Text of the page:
A gradual increase in the expression of the fucosylated carbohydrate epitope Lewis x (Galß1-4[Fucal-3]GlcNAc-) was found on BSSL during the whole lactation period. This was reflected in a higher relative amount of fucosylated N-linked oligosaccharides present on BSSL later in lactation. A similar increase in fucosylation was indicated by analysis of free milk oligosaccharides. One of the major milk oligosaccharides, 3-fucosyllactose (3-FL), also increased in concentration during lactation. However, lacto-N-fucopentaose (LNFIII), the only free milk oligosaccharide containing the Lewis x epitope, showed a constant concentration. This finding does not exclude the possibility that the same fucosyltransferase is involved in the synthesis of Lewis x on BSSL, 3-FL and LNFIII. The precursor of LNFIII, lacto-N-neotetraose (LNnT) showed a marked decrease during lactation, which may explain the different pattem found for LNFIIl. The increase of 3-FL and Lewis x on BSSL was found for all individuals. The other free oligosaccharides studied decreased during lactation, except for lacto-N-fucopentaose li (LNFII), lacto-di-fucotetraose (LDFT) and 3-sialyllactose (3-SL), which showed constant concentrations.

Total fucosyltransferase activity decreased during lactation in milk from both secretors and non-secretors. The specific α1-3 fucosyl transferase activity toward lactose also decreased during lactation, which indicated that fucosyltransferase activity in milk does not reflect the activity in the mammary epithelial cells.

In conclusion, there are changes in glycosylation during lactation, which involves both protein-bound and free milk oligosaccharides. The different patterns for individual oligosaccharides indicate both down and up regulation of certain glycosyltransferases in the mammary gland during lactation. The importance of these changes for the infant's adaptation to the environment remains to be elucidated.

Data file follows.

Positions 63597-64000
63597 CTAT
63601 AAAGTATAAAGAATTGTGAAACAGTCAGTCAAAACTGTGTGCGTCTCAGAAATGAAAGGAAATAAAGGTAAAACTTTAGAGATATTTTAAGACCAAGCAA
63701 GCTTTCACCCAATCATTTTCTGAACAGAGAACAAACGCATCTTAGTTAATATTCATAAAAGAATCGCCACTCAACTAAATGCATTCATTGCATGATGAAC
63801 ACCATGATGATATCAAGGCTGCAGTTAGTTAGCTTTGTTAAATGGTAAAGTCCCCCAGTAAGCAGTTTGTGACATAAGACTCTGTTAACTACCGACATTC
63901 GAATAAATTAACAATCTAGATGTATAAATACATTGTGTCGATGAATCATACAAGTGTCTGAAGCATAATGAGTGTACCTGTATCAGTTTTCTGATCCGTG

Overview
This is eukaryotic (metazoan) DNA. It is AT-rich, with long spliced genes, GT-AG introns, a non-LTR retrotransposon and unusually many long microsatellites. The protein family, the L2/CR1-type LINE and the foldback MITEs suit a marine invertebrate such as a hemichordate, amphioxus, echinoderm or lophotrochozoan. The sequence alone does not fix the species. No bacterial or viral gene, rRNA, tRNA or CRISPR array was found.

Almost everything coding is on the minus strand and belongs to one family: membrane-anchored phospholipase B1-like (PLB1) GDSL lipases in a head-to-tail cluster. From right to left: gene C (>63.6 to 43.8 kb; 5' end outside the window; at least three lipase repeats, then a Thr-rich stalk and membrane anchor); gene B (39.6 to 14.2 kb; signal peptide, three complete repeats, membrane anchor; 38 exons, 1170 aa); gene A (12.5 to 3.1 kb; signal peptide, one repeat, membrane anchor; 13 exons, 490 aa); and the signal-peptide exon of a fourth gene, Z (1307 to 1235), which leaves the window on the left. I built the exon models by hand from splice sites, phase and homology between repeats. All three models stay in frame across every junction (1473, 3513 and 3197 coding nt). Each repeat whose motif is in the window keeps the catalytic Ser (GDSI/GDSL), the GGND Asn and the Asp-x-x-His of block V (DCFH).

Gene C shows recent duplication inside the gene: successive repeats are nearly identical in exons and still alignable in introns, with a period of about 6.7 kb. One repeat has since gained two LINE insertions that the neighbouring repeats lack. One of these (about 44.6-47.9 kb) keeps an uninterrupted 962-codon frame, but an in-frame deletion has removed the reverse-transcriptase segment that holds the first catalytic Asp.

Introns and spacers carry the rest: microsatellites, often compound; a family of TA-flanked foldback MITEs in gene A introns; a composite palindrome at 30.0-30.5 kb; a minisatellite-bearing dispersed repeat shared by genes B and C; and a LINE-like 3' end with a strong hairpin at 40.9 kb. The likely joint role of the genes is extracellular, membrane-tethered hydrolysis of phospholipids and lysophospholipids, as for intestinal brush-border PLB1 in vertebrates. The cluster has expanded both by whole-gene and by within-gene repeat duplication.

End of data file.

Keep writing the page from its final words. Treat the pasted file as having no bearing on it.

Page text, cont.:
Place, publisher, year, edition, pages
Linköping: Linköpings universitet , 2001. , 80 p.
Series
Linköping University Medical Dissertations, ISSN 0345-0082 ; 657
National Category
Medical and Health Sciences
Identifiers
URN: urn:nbn:se:liu:diva-25676Local ID: 10052ISBN: 91-7219-941-5 (print)OAI: oai:DiVA.org:liu-25676DiVA: diva2:246224
Public defence
2001-04-17, Berzeliussalen, Universitetssjukhuset, Linköping, 10:00 (Swedish)
Available from: 2009-10-08 Created: 2009-10-08 Last updated: 2012-08-17Bibliographically approved
List of papers
1. Temperature effects in high-performance anion-exchange chromatography of oligosaccharides
Open this publication in new window or tab >>Temperature effects in high-performance anion-exchange chromatography of oligosaccharides
1998 (English)In: Journal of Chromatography A, ISSN 0021-9673, E-ISSN 1873-3778, Vol. 814, no 1-2, 97-104 p.Article in journal (Refereed) Published
Abstract [en]

High-performance anion-exchange chromatography (HPAEC) with pulsed amperometric detection has been widely used for analysis of mono-, oligo- and polysaccharides. Many factors that affect separation of carbohydrates by HPAEC have been evaluated, however effect of temperature has not been carefully studied. In the present study, neutral and sialylated oligosaccharides from human milk and different types of N-linked oligosaccharides were analysed by HPAEC at temperatures ranging from 13 to 30°C. N-Acetyl neuraminic acid, galacturonic acid and stachyose were also analysed since they have been used as internal standards when analysing various oligosaccharides by HPAEC. All oligosaccharides showed decreased retention times with increased temperature. Even small differences in temperature (i.e. ±5°) resulted in considerable changes in retention times. In addition, individual oligosaccharides showed different relative changes in retention time with increased temperature. By changing the temperature, a switch in elution order of individual oligosaccharides were sometimes found. These results show that retention times relative to an internal standard cannot be used for oligosaccharide identification unless temperature is carefully controlled. Regulation of temperature is also a valuable tool in achieving optimal separation of oligosaccharides by HPAEC.

Keyword
Temperature effects, Oligosaccharides
National Category
Medical and Health Sciences
Identifiers
urn:nbn:se:liu:diva-79993 (URN)10.1016/S0021-9673(98)00381-1 (DOI)